A return walk to the Koranga Forks refuge in December for members of the Gisborne Canoe and the Tramping Club began with a delicate approach. Gillian Ward reports. . .
This was one of the trips of the Gisborne Canoe and Tramping Club where the departure was part of the adventure! Moanui Road, next to Te Wera Road, is narrow and winding with some rockfall, and careful driving was required.
Those who were not driving enjoyed the blooming of tawari, kamahi, kanuka and putaputaweta in the Moanui Conservation Area as we followed the Koranga River towards the start of the Koranga Forks trail.
At the end of Moanui Road – the start of the trail – the Department of Conservation has erected a beautifully designed new information board / information board, “Waioeka Conservation Area and Te Urewera”.
Our first highlight at the start of this walk was seeing a family of four, blue ducks, on the Koranga River.
Twenty-four self-resetting traps have been set at 100m intervals along the trail to the Koranga Forks hut, which will be effective in reducing the number of ermines and rats, thus allowing them to ci to breed successfully by the river.
The trail to Koranga Forks Hut follows the Koranga River and there are swimming opportunities on the way. Most of the walk takes place under the tall tawa forest, or regenerating bush, and part of the trail crosses farmland. It is mostly close to the river but climbs high on unstable slides in some spots.
There is an option B.. .
On this trip we hiked ’round trip’ to Koranga Forks Hut, but another option is to take a two and a half day trip, staying at both Koranga Forks and Tawa Huts.
There are several waterfalls in the bush which we enjoyed along the trail, while being careful on the slippery rocks. A swing bridge crosses the Koranga River just above its junction with the Kahunui stream. From the swing bridge, it’s a five-minute walk to Koranga Forks Hut.
In recent years, the runway has suffered damage from several small slips and stalls. A team from the Department of Conservation in the Gisborne office worked on track maintenance, and cleaned and repaired the hut, in February 2020. We appreciated their work in creating narrow tracks through the slides and installing the huts. ‘a new galvanized iron chain as a handrail through a cascade passage. , and the hut looks cool and stylish.
However, even with this upkeep, the track now requires a higher level of ability than before. Several of our party slipped on rocks or fell off the trail! Fortunately, there were no serious incidents. Some have also rubbed shoulders with the ongaonga, the shrub nettle. A brush is all you need to get a bad bite.
We had light rain showers throughout the day, and it was hot and humid – sticky weather for walking. Most walkers enjoyed a quick dip in Kahunui stream near Koranga Hut. The water was cold and very refreshing!
One of the party brought a fishing rod that folds up and fits into his bag, and tried a few casts on the river but was unsuccessful. Maybe the swimmers disturbed the trout!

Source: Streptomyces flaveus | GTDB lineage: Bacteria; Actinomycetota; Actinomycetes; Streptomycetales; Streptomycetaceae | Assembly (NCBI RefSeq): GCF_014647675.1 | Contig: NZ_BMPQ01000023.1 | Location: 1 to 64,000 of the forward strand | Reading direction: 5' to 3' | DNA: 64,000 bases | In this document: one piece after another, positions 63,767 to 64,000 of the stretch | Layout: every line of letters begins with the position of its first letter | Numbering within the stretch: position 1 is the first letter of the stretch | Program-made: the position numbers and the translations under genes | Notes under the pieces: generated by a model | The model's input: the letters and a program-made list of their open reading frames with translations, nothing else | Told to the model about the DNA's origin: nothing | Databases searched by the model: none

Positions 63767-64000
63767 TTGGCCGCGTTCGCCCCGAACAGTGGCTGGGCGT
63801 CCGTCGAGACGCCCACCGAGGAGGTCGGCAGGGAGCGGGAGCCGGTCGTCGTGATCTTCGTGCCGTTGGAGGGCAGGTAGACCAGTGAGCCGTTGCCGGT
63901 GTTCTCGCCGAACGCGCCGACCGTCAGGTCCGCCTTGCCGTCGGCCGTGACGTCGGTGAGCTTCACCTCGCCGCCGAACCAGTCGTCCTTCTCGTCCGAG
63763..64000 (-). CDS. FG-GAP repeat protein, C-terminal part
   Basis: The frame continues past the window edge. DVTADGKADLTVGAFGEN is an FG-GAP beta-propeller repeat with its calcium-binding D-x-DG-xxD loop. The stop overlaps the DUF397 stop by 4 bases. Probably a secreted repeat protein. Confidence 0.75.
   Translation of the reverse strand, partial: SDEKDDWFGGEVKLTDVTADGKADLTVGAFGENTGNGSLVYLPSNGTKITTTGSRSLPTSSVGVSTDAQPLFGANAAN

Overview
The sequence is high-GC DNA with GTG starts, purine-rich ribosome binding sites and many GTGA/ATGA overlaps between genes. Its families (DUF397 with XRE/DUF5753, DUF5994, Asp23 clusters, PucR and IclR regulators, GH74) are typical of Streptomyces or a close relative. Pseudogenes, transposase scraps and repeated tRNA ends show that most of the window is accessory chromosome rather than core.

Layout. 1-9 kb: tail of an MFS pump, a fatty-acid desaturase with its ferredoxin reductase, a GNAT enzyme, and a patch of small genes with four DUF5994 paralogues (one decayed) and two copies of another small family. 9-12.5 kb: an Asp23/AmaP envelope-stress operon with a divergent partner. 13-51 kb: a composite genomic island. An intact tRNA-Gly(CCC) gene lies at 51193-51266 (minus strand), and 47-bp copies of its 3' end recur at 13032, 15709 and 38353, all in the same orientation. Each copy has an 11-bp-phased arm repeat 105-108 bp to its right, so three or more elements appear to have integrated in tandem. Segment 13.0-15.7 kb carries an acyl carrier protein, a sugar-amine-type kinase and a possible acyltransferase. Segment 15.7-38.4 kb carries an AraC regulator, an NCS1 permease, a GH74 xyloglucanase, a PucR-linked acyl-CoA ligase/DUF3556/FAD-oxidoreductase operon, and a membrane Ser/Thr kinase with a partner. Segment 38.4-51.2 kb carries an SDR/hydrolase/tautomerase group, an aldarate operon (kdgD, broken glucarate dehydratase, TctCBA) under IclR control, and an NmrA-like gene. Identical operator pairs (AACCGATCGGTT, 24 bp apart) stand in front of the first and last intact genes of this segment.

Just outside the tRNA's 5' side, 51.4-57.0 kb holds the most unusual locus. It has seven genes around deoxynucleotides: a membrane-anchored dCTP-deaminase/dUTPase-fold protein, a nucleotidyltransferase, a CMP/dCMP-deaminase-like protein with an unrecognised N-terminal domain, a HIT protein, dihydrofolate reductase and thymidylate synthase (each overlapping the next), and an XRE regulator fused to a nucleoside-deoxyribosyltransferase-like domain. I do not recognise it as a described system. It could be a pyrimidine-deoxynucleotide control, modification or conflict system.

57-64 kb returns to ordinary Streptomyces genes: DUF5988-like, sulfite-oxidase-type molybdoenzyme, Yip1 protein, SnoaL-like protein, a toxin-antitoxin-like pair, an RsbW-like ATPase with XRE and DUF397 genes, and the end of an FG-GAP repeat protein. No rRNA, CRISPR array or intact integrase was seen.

The club are very grateful to Gay Young for the effort she puts into his photography during club walks. She has an artistic eye and creates exceptional photos! It is difficult to concentrate on fishing or photography when walking in a group.
Two senior lifetime members of the Gisborne Canoe and Tramping Club drove to the start of the trail with our group and then as we left they planned to boil the billy for a cup of tea and have fun for the day fishing, walking and relaxing in a beautiful location. It was a pleasure to have Life Members with us and to hear some of the stories from many previous visits.
Koranga Forks Hut is always a good wanderer for families with children, but people who do need good skills for walking on rough trails. It would be a good idea to carry a tent, or a fly and a groundsheet, as the hut only has six berths and is popular with hunters and fishermen. The advice on the DoC website is that the 5 mile hike to Koranga Forks Hut takes two to three hours, but with young children at least four hours should be allowed, taking advantage of stops along the way.
RIVER CROSSING: Gillian Ward crosses the swing bridge that crosses the Koranga River just above its junction with Kahunui Creek. The bridge is a five-minute walk from Koranga Forks Hut. Photo by Gay Young
Care Needed: A recent slide demolished the trail, and Conservation Department staff formed a new bypass trail through it. Derek Barthow and Gay Young negotiate their way through the New Path. Photo by Gillian Ward
FAMILY OUTING: Walkers were delighted to see this family of whio, or blue duck, at the start. Photo by Gay Young
WATERFALLS: Hikers enjoyed the view of several bush waterfalls along the trail, while being careful of the slippery rocks. Some cooled in the Kahunui stream near Koranga Hut. They reported the water to be cold but very refreshing in humid conditions. Photo by Gay Young
There are several waterfalls in the bush which can be enjoyed along the trail, while being careful on slippery rocks. Photo by Gay Young
NEW SIGN: At the end of Moanui Road and at the start of the trail, the Department of Conservation has installed a new well-designed sign and information board, “Waioeka and Te Urewera Conservation Area”. Photo by Gay Young